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    Patient seeks to give back by participating in clinical trials to advance research

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Mark Lewis is an advocate for participating in clinical trials. As a person who is immunocompromised and has been a Mayo Clinic patient for decades, he hopes to inspire others to join clinical trials for "the greater good."

Lewis has lived with Crohn's disease, a type of inflammatory bowel disease (IBD) marked by inflammation of the lining of the digestive tract, since he was in high school in the mid-1970s. He's struggled with debilitating symptoms. Now, he's come a long way, learning to manage his symptoms and lead a healthier life. He says research and education were a big part of his journey.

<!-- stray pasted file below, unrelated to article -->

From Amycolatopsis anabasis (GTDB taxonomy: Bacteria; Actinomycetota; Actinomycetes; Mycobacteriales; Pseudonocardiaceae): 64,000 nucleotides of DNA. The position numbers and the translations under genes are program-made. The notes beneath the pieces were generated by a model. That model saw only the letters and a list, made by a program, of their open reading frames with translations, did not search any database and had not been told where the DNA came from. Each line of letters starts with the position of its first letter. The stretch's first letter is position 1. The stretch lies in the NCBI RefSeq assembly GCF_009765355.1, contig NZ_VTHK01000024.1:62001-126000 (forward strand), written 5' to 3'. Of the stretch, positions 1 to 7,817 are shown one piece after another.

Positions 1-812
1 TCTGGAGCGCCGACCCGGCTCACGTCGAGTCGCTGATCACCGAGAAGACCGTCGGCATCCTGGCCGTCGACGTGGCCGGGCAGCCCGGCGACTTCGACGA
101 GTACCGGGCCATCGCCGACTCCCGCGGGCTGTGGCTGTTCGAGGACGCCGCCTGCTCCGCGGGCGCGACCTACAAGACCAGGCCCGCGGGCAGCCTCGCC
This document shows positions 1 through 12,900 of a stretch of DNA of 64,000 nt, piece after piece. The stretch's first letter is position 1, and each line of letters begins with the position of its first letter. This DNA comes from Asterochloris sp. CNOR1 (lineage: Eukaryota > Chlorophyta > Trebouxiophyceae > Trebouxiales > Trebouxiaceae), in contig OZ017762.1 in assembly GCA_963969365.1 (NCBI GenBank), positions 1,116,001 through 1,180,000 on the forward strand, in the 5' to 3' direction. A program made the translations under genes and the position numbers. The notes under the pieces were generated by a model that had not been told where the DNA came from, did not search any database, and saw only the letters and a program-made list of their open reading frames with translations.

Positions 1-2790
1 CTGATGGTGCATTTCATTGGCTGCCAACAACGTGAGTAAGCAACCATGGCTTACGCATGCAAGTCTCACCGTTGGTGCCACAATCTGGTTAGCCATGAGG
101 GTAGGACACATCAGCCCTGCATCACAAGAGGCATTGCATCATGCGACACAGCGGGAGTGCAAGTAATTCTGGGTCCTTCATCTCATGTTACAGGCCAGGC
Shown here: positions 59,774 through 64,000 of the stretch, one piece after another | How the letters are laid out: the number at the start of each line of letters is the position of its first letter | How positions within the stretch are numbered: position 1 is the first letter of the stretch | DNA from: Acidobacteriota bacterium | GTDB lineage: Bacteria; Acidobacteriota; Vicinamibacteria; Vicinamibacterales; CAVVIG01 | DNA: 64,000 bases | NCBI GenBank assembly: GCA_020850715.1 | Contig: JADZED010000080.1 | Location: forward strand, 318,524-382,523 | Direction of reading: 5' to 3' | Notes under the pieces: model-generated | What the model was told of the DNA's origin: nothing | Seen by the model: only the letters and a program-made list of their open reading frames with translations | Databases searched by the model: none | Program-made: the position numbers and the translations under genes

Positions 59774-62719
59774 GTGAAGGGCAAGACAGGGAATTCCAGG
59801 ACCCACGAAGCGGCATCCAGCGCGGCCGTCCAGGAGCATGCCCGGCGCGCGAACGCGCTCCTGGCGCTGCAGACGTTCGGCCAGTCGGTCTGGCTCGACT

Along the way, Mayo Clinic physician and researcher Francis Farraye, M.D., a gastroenterologist specializing in IBD, asked Lewis if he was interested in joining a clinical trial focused on Crohn's disease. Lewis was all in. Now he encourages people to be part of research that advances medicine into the future.

Here's his story.

More information

Learn more about the clinical trial journey, including the phases of clinical trials and how trials bridge the gap between laboratory research and patient care. Also, learn what happens before clinical trials begin, starting with scientific discovery in the lab that evolves into an experimental treatment ready to be tested in human research participants.

Mayo Clinic’s Office of Research Subject Recruitment provides a bridge between research teams and potential research participants. This work is supported by the Mayo Clinic Center for Clinical and Translational Science, which is funded by Clinical and Translational Science Award grant UL1 TR000135 from the National Center for Advancing Translational Sciences.

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